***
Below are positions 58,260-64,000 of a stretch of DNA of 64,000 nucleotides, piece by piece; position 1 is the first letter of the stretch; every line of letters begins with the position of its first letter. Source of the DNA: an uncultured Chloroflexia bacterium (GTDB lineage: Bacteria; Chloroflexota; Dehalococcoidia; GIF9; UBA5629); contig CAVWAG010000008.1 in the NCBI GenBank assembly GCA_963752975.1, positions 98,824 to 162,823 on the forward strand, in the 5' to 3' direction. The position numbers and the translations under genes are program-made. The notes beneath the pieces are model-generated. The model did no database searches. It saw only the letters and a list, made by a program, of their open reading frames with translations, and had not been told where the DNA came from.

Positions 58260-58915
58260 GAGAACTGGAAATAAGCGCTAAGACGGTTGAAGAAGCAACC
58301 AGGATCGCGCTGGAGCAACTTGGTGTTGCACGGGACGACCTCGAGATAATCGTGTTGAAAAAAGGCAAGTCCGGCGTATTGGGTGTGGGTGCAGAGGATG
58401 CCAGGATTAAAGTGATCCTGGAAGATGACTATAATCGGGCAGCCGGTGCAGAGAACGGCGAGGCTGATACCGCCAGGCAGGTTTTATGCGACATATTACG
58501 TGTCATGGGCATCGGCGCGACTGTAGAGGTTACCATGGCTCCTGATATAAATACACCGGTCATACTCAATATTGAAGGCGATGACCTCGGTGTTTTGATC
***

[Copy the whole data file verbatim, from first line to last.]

Below are positions 58,260-64,000 of a stretch of DNA of 64,000 nucleotides, piece by piece; position 1 is the first letter of the stretch; every line of letters begins with the position of its first letter. Source of the DNA: an uncultured Chloroflexia bacterium (GTDB lineage: Bacteria; Chloroflexota; Dehalococcoidia; GIF9; UBA5629); contig CAVWAG010000008.1 in the NCBI GenBank assembly GCA_963752975.1, positions 98,824 to 162,823 on the forward strand, in the 5' to 3' direction. The position numbers and the translations under genes are program-made. The notes beneath the pieces are model-generated. The model did no database searches. It saw only the letters and a list, made by a program, of their open reading frames with translations, and had not been told where the DNA came from.

Positions 58260-58915
58260 GAGAACTGGAAATAAGCGCTAAGACGGTTGAAGAAGCAACC
58301 AGGATCGCGCTGGAGCAACTTGGTGTTGCACGGGACGACCTCGAGATAATCGTGTTGAAAAAAGGCAAGTCCGGCGTATTGGGTGTGGGTGCAGAGGATG
58401 CCAGGATTAAAGTGATCCTGGAAGATGACTATAATCGGGCAGCCGGTGCAGAGAACGGCGAGGCTGATACCGCCAGGCAGGTTTTATGCGACATATTACG
58501 TGTCATGGGCATCGGCGCGACTGTAGAGGTTACCATGGCTCCTGATATAAATACACCGGTCATACTCAATATTGAAGGCGATGACCTCGGTGTTTTGATC